Exclusive: Israel again campaigning to stop Palestinian Interpol membership
Roslan RAHMAN (AFP/File)
The Palestinian Authority is lobbying to join Interpol at its upcoming General Assembly in Beijing, and Israel is engaged in diplomatic efforts to thwart its accession.
Interpol’s General Assembly voted 62-56 against a Palestinian membership request in Indonesia in November 2016, also suspending applications by Kosovo and the Solomon Islands. At the time, Interpol's Executive Committee appointed former UN Legal Counsel Hans Corell to recommend a "clear and transparent process with a defined set of criteria for membership" for new states ahead of the 2017 summit.
The Palestinian Authority is now hoping to secure membership of Interpol during the organization’s 86th General Assembly between 26-29 September in Beijing, China.
Interpol is an intergovernmental organization, representing the police bureaux of 190 states. It serves as the main forum for international cooperation between separate police forces.
Palestinian Police Chief Hazem Atallah met Interpol Secretary General Jurgen Stock in Lyon, France, on 21 August, telling him that the Palestinian Police had reached the necessary professional standards qualifying them to join the international security system.
According to the Palestinian Civil Police, the head of Interpol praised the level that the Palestinian police have reached. Furthermore, the latest report of the Office of the Quartet states that “the PA Civilian Police has demonstrated professionalism and efficiency in fighting and preventing crimes.”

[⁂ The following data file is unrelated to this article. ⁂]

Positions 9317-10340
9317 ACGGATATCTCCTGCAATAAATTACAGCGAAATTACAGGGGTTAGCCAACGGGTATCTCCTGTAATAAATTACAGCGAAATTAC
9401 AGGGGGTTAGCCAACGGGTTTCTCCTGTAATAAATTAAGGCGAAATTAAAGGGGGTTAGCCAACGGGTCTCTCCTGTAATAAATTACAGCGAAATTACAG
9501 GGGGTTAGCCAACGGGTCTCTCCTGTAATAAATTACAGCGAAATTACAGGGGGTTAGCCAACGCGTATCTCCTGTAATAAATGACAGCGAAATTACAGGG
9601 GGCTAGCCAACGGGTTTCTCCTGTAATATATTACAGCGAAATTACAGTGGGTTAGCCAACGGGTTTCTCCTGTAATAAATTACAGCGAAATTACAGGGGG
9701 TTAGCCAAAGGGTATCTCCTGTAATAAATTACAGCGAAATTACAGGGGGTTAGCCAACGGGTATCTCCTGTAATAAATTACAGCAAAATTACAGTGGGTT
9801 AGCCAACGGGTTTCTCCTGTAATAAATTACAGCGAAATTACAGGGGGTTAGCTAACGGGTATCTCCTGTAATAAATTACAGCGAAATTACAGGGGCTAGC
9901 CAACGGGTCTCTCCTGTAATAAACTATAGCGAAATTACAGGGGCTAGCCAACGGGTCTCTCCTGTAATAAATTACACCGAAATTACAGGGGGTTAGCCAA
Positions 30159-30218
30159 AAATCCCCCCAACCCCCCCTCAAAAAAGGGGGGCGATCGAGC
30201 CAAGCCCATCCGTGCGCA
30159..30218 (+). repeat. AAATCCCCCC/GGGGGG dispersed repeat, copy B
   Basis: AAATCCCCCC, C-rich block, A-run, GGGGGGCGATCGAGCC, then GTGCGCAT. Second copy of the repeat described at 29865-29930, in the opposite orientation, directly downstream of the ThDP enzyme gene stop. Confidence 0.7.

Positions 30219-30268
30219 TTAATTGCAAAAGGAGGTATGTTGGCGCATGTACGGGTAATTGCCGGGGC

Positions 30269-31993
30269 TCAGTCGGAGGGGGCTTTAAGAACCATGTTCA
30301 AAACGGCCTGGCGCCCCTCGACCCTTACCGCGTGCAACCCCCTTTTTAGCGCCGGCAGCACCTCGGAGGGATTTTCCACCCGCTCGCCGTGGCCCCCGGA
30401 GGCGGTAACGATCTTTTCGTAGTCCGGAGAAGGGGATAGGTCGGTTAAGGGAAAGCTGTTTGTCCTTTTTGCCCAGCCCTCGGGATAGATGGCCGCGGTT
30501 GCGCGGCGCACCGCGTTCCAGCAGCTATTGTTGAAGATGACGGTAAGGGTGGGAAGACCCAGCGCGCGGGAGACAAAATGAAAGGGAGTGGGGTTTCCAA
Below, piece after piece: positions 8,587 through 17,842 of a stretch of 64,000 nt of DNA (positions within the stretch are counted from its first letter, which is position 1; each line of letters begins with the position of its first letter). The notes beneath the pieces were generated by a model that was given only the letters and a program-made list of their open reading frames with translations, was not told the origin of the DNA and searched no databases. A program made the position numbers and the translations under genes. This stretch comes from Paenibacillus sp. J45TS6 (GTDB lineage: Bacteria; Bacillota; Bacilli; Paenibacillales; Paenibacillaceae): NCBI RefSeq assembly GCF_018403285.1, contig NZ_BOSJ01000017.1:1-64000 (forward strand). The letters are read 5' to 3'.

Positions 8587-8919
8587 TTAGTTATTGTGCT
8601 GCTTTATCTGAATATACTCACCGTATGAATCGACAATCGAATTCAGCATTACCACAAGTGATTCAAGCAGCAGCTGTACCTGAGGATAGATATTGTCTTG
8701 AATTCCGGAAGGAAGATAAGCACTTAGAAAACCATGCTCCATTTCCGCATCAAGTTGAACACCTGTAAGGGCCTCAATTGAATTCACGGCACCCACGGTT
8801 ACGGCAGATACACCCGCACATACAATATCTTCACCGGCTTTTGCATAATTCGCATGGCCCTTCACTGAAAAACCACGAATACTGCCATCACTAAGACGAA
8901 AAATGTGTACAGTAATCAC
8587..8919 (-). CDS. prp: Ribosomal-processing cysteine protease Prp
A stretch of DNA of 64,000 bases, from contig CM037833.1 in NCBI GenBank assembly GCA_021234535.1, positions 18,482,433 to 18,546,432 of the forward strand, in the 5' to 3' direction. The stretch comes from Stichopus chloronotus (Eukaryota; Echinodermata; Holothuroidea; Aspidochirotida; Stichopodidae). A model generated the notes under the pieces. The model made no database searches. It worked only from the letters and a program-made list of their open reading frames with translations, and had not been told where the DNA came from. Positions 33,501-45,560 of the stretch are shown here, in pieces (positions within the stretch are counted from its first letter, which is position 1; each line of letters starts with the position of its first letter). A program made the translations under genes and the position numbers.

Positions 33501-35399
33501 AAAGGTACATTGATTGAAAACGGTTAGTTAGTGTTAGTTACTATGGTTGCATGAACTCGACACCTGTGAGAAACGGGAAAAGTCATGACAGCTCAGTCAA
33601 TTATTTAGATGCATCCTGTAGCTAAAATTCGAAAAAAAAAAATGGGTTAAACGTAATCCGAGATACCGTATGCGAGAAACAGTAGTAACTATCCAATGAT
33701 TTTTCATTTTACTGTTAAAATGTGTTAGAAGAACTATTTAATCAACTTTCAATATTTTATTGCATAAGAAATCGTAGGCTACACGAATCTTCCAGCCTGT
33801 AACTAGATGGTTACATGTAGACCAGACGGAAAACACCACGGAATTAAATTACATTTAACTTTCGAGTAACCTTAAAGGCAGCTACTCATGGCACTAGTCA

i24NEWS understands Israel is pursuing a two-pronged diplomatic strategy to block the Palestinian request for membership of Interpol. Firstly, Israel is negotiating with Interpol’s leadership to tighten the proposed criteria for new members, in an effort to disqualify the Palestinians from joining. It is also lobbying Interpol members to reject against Palestinian membership when it comes up for a vote, which would require a two-thirds majority.
The Palestinian Authority formally applied to Interpol in 2015, arguing that membership would help it prosecute fugitives wanted on criminal and financial corruption charges.
As a rule, Israel opposes Palestinian efforts to secure recognition of an independent State of Palestine through membership of international institutions.
Specifically, however, Israel is concerned that Interpol membership would enable the Palestinian Police to request 'Red Notices' against Israeli citizens, asking Interpol's General Secretariat to assist foreign police forces in locating them with a view to seeking their arrest or extradition.
Israel also fears that Palestinian membership of Interpol would jeopardize international intelligence-sharing, risking the leaking of sensitive information to terrorists. All 190 Interpol central bureaux are connected to a computer network called ‘I-24/7’ which enables them to share data centrally, providing mutual access to each other’s criminal databases.
Chief Superintendent (ret.) Asher Ben Artzi, former director of Interpol in the Israeli Police, told i24NEWS that the Israeli police do not trust their Palestinian counterparts with the same intelligence it shares with foreign states. “The police have information on hostile terrorist actors that it does not want to reach the Palestinian forces,” he said. Even if that intelligence is routinely shared with other Arab states through this multinational network, he adds, those states do not necessarily pass it on to the PA.
Israeli diplomats are also arguing that Interpol should not vote on new membership applications immediately after endorsing new criteria for membership, arguing that time should be given to evaluate those requests properly in light of whatever criteria are endorsed.
The Israeli Foreign Ministry declined to comment, saying the matter was too sensitive. The Israel Police and Israeli Minister of Public Security did not return requests for a comment.
Eylon Aslan-Levy is an anchor and correspondent at i24NEWS
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